Game Structure

This is a discussion on Game Structure within the Game Programming forums, part of the General Programming Boards category; Hi, I'd like to know how you actually build a game structure, I know c++,win32,opengl and all, and if made ...

  1. #1
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    Game Structure

    Hi,

    I'd like to know how you actually build a game structure,
    I know c++,win32,opengl and all, and if made a opengl game
    but i keep running into the unsatisfactory of unorginized code.

    I'd like to know how you seperate the game in classes, for
    example should i make a class named render, that holds the
    functions that render everything to the screen or should i
    make indivudual classes that are called for example cube1 wich
    holds all it's ascociated fuctions (render,rotate,scale etc.).
    And what if you have a huge amount of objects, you're going to
    have to make a class for all of them? how do you manage
    something like that?

    As you might have guessed i'd like to know how to orginize my
    code the best way, at the moment i just have them in a pile of
    functions all scattered through the program, wich is in my eye's
    just a disaster.

    Any help would be appriciated.

  2. #2
    UNBANNED OneStiffRod's Avatar
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    I separate it as DATA Classes and FUNCTION Classes.

    Anything that is a physically represented object is gonna hold DATA Members like....
    Code:
    class ENTITY {
    
    public:
      float x,y,z; //3D vector points
      float az;  //for azimuth
      int state; //state of the entity, helps with Frame animation reference
      int AIState; //state of the entity ai frame, what's it's current thought process.
      bool AIisON;  //Whether we've turned on the AI or not
      bool isAlive;  //Is this bot alive
    
    ...........
    };
    
    NOW FUNCTION CLASS that manipulates the ENTITY DATA members
    
    class FXN_ENTITY{
    public:
      bool checkAlive(ENTITY ent); //Check whether an Entity is alive
      ........
      };
    For instance, you know that A RENDER applies to many or even all of your objects why rewrite the code umpteen times or worry about whether you have duplicated a function for similar objects.

    I would create a RENDER FUNCTION CLASS that holds nothing but functions to draw objects. In that RENDER class I would have several different functions according to the object I want drawn. Certain objects require a set number of DATA points so I would create a SQUARE DATA CLASS with just data members in it and then I would create a function within the RENDER to accept my SQUARE DATA POINTS (OBJ) and draw it accordingly.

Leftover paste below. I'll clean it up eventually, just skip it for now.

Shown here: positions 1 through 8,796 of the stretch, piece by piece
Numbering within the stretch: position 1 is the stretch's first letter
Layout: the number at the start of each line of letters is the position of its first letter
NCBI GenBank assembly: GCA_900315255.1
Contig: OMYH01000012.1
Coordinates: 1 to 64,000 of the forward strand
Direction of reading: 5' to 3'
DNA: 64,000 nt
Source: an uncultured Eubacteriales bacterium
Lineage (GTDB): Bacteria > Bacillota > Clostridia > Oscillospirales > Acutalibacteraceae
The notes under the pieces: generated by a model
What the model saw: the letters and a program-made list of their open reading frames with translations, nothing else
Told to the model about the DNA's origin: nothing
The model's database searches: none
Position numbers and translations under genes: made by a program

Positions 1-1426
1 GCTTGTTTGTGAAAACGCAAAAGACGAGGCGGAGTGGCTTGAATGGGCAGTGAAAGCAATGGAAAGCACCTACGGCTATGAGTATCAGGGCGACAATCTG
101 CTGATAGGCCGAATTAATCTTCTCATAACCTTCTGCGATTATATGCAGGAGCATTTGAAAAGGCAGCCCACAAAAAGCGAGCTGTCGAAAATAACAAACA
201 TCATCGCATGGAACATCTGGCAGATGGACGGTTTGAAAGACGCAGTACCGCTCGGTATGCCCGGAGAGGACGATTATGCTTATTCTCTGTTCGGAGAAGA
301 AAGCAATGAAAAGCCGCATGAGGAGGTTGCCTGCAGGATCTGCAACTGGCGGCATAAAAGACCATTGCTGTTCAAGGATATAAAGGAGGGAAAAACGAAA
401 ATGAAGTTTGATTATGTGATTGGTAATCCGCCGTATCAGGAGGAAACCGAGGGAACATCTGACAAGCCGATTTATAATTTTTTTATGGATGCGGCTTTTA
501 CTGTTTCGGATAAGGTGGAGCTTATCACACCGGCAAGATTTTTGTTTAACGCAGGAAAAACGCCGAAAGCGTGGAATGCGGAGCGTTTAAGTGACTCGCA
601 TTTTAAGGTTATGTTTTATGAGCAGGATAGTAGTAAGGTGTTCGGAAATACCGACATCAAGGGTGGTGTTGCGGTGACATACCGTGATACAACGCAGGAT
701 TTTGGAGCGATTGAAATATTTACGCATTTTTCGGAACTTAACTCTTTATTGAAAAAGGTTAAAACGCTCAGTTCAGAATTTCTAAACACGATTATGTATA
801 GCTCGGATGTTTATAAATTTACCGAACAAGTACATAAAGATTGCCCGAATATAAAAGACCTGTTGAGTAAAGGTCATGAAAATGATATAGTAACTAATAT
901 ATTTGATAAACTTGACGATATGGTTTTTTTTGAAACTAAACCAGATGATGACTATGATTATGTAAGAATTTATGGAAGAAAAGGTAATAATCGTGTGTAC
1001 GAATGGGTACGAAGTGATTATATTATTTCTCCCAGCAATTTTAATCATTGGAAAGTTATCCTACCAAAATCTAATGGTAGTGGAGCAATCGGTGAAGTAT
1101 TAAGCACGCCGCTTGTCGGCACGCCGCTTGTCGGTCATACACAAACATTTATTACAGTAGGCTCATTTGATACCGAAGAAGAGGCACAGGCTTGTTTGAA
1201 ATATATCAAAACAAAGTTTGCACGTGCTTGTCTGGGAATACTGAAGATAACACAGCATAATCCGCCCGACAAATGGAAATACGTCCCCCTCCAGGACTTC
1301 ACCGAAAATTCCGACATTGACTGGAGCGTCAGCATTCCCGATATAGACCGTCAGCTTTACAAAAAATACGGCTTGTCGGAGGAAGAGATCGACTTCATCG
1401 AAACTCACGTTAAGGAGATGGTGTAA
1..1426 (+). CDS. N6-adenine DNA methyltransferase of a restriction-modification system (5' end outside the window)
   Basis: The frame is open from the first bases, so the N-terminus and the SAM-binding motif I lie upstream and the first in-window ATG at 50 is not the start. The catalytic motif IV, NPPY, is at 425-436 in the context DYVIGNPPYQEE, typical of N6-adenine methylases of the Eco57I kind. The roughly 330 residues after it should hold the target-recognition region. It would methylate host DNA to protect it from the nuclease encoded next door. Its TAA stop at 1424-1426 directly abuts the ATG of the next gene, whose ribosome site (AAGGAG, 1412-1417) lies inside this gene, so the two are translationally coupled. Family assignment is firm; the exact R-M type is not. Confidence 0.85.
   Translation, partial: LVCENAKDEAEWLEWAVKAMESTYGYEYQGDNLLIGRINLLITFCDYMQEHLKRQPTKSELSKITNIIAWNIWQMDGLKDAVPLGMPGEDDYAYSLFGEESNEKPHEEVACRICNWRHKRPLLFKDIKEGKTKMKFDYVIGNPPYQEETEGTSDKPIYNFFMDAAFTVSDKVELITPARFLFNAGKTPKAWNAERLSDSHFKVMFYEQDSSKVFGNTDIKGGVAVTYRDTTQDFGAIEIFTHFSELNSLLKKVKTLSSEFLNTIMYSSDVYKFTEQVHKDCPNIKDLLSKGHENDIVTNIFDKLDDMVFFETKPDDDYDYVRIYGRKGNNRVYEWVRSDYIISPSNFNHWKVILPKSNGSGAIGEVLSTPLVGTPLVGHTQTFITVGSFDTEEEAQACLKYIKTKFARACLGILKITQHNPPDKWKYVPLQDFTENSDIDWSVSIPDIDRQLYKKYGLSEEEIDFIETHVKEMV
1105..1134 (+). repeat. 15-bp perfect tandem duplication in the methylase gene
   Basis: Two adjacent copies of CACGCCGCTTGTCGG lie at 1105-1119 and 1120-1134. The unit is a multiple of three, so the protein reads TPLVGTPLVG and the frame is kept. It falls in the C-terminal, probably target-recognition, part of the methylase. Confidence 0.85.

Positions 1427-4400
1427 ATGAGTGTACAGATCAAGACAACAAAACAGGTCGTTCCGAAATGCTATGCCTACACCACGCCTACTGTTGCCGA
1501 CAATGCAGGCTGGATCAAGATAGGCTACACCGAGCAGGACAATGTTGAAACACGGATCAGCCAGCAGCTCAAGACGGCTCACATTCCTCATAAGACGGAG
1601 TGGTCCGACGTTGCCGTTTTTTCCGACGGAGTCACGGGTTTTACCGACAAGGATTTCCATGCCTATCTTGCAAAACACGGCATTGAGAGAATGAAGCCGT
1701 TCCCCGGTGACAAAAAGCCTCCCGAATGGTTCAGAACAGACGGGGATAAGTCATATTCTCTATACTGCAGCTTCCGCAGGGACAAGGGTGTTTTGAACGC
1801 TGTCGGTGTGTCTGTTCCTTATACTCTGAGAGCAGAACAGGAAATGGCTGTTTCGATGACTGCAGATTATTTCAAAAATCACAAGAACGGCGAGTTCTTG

EDIT: For simple shapes that are supported by DirectX or OpenGL like the Square, triangle, etc. I wouldn't create a CLASS for them but rather a TOKEN or FLAG that I can pass to a generic Render function that would draw them.
    Last edited by OneStiffRod; 12-26-2002 at 09:53 PM.
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  3. #3
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    classes have data and methods that act on the data.

    I separate it as DATA Classes and FUNCTION Classes.
    Usually this makes for confusing code. If you do this
    you can make the function classes methods static.
    But anyways you can write the same code less confusing like this

    Code:
    class ENTITY {
        float x,y,z; //3D vector points
        float az;  //for azimuth
        int state; //state of the entity, helps with Frame animation reference
        int AIState; //state of the entity ai frame, what's it's current thought process.
        bool AIisON;  //Whether we've turned on the AI or not
        bool isAlive;  //Is this bot alive
    public:
        bool checkAlive() const { return isAlive; }
        virtual void draw() = 0;
    };

  4. #4
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    Oke,reading your post's decided to do it this way,
    i have certain classes that hold information about them, for
    example class field (tictactoe) wich holds then functions to draw
    it, to refresh position of them etc. , but i've seen alot of programs
    wich have for evry object a class, like player and field and
    vehichel and menu etc. , I once tried that i found out that i
    coulnd't place my functions right, i was fighting with myself
    wether to put that function in that class or that class, i think
    multi file projects is a good thing but there are beraly any
    tutorials to find on them, how you manage your classes and var's
    or func's, Any good tutorial suggestion?

    [edit]

    Another reason i picked this way of programming was of the
    capibility to easy rewrite a part of your program
    Last edited by Travis Dane; 12-27-2002 at 10:17 AM.

  5. #5
    Programming Sex-God Polymorphic OOP's Avatar
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    OOP perspective on the situation:

    Everything is in classes. I wouldn't recommend making "Function" classes and "Data" classes -- if the concept that you are modeling doesn't have both, then it simply shouldn't be a class -- though this doesn't ever happen with the pure OOP paradigm. All objects have a function/functions or else they would have no use in your program. The only time in Object-Oriented C++ that you really need functions that aren't a part of classes are when you overload a binary operator and you want the left hand operand to be a primitive datatype, and that's just because that's the only way you can do it in the language.

    For rendering, what I recommend you do is create a bunch of classes for your primitives. In 2D those would be for still sprites, animations, etc. In 3D those would be your your triangles, triangle strips, triangle fans, etc.

    Make an abstract rendering class and create a singleton for dynamic allocation of children of the abstract rendering class that can be constructed and destructed at runtime.